Klarna helps investors to buy now, cry later

A smartphone displays a Klarna logo in this illustration
A smartphone displays a Klarna logo in this illustration taken January 6, 2020. REUTERS/Dado Ruvic/Illustration

LONDON, July 11 (Reuters Breakingviews) - Klarna is putting a positive spin on its shareholders’ misery. The private buy-now-pay-later group on Monday confirmed it has raised $800 million in new funding, valuing it at $6.7 billion. That’s an 85% decline for investors who valued the Swedish company at $45.6 billion in June last year, including Japan’s SoftBank Group (9984.T).

Klarna can blame the flighty market, which is now penalising cash-guzzling technology stocks. The latest valuation is equivalent to just under 5 times 2022 sales, if first-quarter revenue of $352 million is annualised. That’s in line with the average of listed players Affirm (AFRM.O) and Zip , according to Refinitiv data. Michael Moritz, partner of long-standing investor Sequoia, bemoaned investors “suddenly voting in the opposite manner to the way they voted for the past few years”.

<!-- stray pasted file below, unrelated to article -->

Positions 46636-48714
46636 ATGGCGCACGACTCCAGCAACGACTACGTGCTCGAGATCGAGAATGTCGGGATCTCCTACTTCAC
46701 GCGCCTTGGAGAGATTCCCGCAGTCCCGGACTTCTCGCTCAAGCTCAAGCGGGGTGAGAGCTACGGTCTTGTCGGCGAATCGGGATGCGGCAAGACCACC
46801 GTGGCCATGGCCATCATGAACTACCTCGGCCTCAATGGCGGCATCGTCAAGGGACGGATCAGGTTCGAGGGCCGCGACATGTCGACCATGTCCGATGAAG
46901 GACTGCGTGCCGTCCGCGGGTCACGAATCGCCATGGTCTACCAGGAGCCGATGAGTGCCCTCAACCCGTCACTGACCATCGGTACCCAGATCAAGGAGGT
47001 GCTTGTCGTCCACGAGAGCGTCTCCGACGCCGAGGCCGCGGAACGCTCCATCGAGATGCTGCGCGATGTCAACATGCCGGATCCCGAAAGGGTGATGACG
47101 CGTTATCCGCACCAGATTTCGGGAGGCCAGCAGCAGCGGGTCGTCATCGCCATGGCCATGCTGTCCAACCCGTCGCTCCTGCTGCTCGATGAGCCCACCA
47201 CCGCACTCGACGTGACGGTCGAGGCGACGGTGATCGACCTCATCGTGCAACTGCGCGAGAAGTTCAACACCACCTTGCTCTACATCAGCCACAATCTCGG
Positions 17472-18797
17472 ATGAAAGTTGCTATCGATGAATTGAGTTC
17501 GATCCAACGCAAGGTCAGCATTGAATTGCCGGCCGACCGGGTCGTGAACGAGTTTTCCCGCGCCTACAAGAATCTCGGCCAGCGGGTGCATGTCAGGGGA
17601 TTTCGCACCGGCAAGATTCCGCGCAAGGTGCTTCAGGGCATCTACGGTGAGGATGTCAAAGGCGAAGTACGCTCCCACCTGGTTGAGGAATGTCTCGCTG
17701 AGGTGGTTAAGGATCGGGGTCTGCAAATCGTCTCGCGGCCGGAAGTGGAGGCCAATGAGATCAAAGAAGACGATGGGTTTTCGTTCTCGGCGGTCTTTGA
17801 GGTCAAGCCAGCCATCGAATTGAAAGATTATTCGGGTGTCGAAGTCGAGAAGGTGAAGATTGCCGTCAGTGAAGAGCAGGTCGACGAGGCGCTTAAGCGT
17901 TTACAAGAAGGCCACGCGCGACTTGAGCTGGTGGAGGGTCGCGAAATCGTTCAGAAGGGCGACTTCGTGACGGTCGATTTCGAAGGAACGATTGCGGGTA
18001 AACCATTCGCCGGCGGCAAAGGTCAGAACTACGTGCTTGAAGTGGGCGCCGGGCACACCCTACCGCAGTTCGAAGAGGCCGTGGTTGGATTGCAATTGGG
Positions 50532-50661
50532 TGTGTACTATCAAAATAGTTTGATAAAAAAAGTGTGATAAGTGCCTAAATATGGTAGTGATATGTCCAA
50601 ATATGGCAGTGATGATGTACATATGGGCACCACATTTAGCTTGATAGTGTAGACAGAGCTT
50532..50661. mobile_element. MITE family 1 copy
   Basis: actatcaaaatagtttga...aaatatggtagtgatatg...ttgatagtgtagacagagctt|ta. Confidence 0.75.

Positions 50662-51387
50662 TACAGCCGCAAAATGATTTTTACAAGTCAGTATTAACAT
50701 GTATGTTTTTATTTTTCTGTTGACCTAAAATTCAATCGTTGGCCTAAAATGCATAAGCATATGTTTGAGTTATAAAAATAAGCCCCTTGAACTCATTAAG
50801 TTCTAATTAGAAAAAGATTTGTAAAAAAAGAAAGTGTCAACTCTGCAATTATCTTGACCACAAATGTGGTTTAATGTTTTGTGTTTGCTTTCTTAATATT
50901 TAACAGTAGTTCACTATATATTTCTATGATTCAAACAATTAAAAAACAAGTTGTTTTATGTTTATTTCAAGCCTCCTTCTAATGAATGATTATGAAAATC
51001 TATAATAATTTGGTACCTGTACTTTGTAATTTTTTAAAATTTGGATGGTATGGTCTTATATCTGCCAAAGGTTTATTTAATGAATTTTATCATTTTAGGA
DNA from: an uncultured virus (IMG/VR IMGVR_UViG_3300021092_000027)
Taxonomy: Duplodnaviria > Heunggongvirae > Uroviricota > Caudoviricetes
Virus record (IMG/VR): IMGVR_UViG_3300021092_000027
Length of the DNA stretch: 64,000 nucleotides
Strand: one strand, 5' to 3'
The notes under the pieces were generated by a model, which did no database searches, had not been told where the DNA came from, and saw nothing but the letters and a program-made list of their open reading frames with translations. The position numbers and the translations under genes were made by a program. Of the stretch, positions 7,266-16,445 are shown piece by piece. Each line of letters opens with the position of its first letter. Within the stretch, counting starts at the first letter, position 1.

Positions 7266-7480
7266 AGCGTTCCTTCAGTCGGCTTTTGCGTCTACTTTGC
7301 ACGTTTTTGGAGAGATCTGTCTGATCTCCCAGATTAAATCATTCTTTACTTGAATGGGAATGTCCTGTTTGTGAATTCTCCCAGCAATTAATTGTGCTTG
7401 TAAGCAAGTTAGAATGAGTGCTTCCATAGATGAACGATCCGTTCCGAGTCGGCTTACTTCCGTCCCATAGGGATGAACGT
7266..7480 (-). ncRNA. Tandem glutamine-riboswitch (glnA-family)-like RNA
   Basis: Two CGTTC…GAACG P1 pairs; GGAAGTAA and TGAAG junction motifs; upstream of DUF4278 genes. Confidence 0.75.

But Chief Executive Sebastian Siemiatkowski struck an optimistic tone. He argues Klarna shareholders are still up some 219% from 2018’s valuation, beating rivals like PayPal (PYPL.O) and Jack Dorsey’s Block (SQ.N). Still, the outlook is much less certain than in 2018, with a global recession looming and competition from groups like Apple (AAPL.O) heating up. Klarna’s losses hit 2.6 billion Swedish crowns ($242 million) in the first three months of 2022, compared to a gain of 97 million crowns ($9 million) at the same period in 2017. Despite Siemiatkowski’s spin, the sharp valuation decline points to deeper problems for Klarna and its peers. (By Karen Kwok)

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(The author is a Reuters Breakingviews columnist. The opinions expressed are their own.)

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